Although it may not be safe to cross the moor at night, it certainly is safe to cross the hills ringing the San Fernando Valley, and to venture north to Saugus to see “Hound of the Baskervilles” at the Reperatory East Playhouse. That’s what we did last night, and we certainly weren’t disappointed. You might even say it was “Elementary”.
“The Hound of the Baskervilles” is a classic Sherlock Holmes mystery, first published in 1901 in The Strand magazine. It was written by Sir Arthur Conan Doyle right after “The Final Adventure”, which we saw dramatized at The Pasadena Playhouse in June 2006. It was adapted for the stage by F. Andrew Leslie. The story deals with the curse of the Baskerville family and the fiendish killer-hound that stalks its members. As the action begins Sir Charles Baskerville has died under mysterious circumstances, and his nephew and heir, the young Sir Henry, has been threatened even before his arrival at Baskerville Hall. A friend of the family and former colleague of Dr. Watson, Lady Agatha Mortimer, enlists the aid of Sherlock Holmes to protect Sir Henry from the supernatural hound and find the real killer. This leads to a series of events that build steadily in menace and suspense involving the staff of Bakerville Hall (Mr. and Mrs. Barrymore, Perkins) and the families living in and around the Moor (Kathy and Jack Stapleton, Laura Lyons). Hard pressed to protect his charge, and to fathom the strange mishaps which beset him, Dr. Watson is much relieved when Holmes himself appears to trap the diabolical killer who stalks Sir Henry and to unravel the fascinating mystery which accounts for his evil actions.
We always enjoy going to REP East productions. The primary reason is that they do such an excellent job, especially given the fact that they are an 81 seat black box theatre, off the main beaten theatre path, and do not charge an outrageous price for their tickets. That was certainly the case at this production. In fact, I was hard pressed to think of a single flaw in this production (the only ones that come to mind are perhaps one line hesitation, and I wasn’t crazy about the style of a character’s shoes… and if that’s the best this professional problem finder can find, they did damn good). I’m not even sure the great Sherlock Holmes himself would have found major problems in this product. I think this is because of the second reason we go to the REP: they care. They care about their audiences (and they REP people are like family), they care about their actors (selecting, training, and rehearsing them well), and they care about the material (selecting good material and ensuring it is presented it right). This theatre is a hidden gem; well worth the drive to Santa Clarita.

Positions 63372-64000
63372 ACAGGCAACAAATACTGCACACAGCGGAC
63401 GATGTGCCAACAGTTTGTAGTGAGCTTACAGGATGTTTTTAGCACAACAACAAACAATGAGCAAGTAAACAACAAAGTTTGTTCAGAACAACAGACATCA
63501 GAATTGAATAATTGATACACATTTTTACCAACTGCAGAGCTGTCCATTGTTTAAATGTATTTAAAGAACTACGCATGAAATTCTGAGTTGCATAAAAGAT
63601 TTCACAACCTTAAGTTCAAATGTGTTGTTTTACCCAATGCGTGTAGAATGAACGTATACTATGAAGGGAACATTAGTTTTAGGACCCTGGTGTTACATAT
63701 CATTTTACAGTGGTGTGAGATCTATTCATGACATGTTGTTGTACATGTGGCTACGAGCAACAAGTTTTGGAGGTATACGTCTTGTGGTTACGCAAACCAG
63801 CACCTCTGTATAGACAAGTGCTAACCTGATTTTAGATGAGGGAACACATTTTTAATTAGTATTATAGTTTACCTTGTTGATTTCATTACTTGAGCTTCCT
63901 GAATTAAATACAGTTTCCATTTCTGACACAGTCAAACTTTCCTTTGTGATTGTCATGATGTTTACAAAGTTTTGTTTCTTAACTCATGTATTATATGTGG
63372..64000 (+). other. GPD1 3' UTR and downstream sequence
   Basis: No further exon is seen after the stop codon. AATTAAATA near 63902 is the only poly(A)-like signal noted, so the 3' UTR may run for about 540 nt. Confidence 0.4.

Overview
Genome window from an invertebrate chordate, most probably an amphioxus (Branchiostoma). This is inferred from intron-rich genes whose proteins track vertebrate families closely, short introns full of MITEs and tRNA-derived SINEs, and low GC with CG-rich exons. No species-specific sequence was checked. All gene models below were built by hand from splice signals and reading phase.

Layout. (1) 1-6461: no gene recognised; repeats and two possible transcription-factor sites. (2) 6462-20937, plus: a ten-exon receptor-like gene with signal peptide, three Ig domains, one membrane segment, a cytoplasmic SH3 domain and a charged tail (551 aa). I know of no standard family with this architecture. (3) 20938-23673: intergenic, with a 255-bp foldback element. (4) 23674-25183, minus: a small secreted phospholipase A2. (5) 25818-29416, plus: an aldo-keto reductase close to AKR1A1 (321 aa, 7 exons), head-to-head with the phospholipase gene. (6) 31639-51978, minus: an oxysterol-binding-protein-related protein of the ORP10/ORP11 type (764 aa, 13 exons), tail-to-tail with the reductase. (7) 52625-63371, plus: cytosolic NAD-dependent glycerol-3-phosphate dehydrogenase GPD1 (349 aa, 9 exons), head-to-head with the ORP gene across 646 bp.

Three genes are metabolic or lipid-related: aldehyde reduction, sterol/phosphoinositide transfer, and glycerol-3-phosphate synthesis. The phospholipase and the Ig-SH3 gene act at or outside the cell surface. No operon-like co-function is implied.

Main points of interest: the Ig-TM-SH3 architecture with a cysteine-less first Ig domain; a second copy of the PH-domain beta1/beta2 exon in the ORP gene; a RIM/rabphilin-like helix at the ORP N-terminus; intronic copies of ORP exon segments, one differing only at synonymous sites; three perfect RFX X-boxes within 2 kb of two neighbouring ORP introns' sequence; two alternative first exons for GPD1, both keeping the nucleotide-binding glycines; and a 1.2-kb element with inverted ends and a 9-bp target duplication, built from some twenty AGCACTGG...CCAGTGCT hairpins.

As noted above, the cast of this product was excellent. The lead investigators were the very precise Michael Levine as Sherlock Holmes as Kyle Kulishæ as the very rotund Dr. Watson. Both captured the nature of these well-known characters well: the precision of Holmes, the familiarity and warmth of Watson. Todd Larsenæ was Sir Henry Baskerville, and did a great job of capturing the youth and naivete of the man, as well as fear as the hound got closer. Sir Henry’s love interest, Kathy Stapleton (Amber Van Loon) — a REP regular — captured the relaxed youth and beauty of the character well, with some wonderful flashes of anger when dealing with her brother, Jack Stapleton (Jaimie Callahanæ). The remaining moor residents that we met (as opposed to mere mentions) were Lady Agatha Mortimer (Alysan Marie Aachen) and Laura Lyons (Carolyn Morseæ), both of whom were great. Lastly, the staff of Baskerville Hall (Donna Marie Sergi (Perkins), Janice Christensen (Mrs. Barrymore), and Brent Christensen (Barrymore)) did an excellent job of supporting the action, in particular Mr. Christensen apparent menace as Mr. Barrymore. Reviewing the program, I note he teaches drama at Hart HS in Newhall — his students must be very lucky. Wouldn’t it be great if he were at Van Nuys?